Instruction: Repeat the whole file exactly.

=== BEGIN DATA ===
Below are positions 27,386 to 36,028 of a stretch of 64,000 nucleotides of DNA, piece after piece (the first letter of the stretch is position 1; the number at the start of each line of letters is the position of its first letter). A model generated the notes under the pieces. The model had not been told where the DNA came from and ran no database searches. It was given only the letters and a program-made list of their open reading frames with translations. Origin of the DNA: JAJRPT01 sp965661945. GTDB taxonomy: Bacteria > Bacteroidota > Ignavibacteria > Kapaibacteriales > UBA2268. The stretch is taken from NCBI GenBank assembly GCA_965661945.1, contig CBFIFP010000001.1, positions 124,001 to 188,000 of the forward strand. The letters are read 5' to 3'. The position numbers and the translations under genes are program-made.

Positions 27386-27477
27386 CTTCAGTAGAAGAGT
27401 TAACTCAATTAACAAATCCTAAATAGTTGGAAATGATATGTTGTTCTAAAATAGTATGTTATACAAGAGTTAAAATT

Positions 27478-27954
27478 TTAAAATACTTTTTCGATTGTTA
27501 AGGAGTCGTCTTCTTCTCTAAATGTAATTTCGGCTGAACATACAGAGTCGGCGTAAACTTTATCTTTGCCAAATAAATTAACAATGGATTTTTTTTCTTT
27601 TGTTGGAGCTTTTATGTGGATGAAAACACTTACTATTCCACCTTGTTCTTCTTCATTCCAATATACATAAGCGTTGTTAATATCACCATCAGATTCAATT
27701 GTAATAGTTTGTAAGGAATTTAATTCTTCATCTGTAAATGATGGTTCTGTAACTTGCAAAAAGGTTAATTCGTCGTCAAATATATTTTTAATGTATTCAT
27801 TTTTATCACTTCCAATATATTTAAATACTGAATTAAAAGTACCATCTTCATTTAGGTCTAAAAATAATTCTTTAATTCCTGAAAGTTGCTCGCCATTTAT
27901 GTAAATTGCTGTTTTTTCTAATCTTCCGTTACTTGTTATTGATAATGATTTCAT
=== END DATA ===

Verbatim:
Below are positions 27,386 to 36,028 of a stretch of 64,000 nucleotides of DNA, piece after piece (the first letter of the stretch is position 1; the number at the start of each line of letters is the position of its first letter). A model generated the notes under the pieces. The model had not been told where the DNA came from and ran no database searches. It was given only the letters and a program-made list of their open reading frames with translations. Origin of the DNA: JAJRPT01 sp965661945. GTDB taxonomy: Bacteria > Bacteroidota > Ignavibacteria > Kapaibacteriales > UBA2268. The stretch is taken from NCBI GenBank assembly GCA_965661945.1, contig CBFIFP010000001.1, positions 124,001 to 188,000 of the forward strand. The letters are read 5' to 3'. The position numbers and the translations under genes are program-made.

Positions 27386-27477
27386 CTTCAGTAGAAGAGT
27401 TAACTCAATTAACAAATCCTAAATAGTTGGAAATGATATGTTGTTCTAAAATAGTATGTTATACAAGAGTTAAAATT

Positions 27478-27954
27478 TTAAAATACTTTTTCGATTGTTA
27501 AGGAGTCGTCTTCTTCTCTAAATGTAATTTCGGCTGAACATACAGAGTCGGCGTAAACTTTATCTTTGCCAAATAAATTAACAATGGATTTTTTTTCTTT
27601 TGTTGGAGCTTTTATGTGGATGAAAACACTTACTATTCCACCTTGTTCTTCTTCATTCCAATATACATAAGCGTTGTTAATATCACCATCAGATTCAATT
27701 GTAATAGTTTGTAAGGAATTTAATTCTTCATCTGTAAATGATGGTTCTGTAACTTGCAAAAAGGTTAATTCGTCGTCAAATATATTTTTAATGTATTCAT
27801 TTTTATCACTTCCAATATATTTAAATACTGAATTAAAAGTACCATCTTCATTTAGGTCTAAAAATAATTCTTTAATTCCTGAAAGTTGCTCGCCATTTAT
27901 GTAAATTGCTGTTTTTTCTAATCTTCCGTTACTTGTTATTGATAATGATTTCAT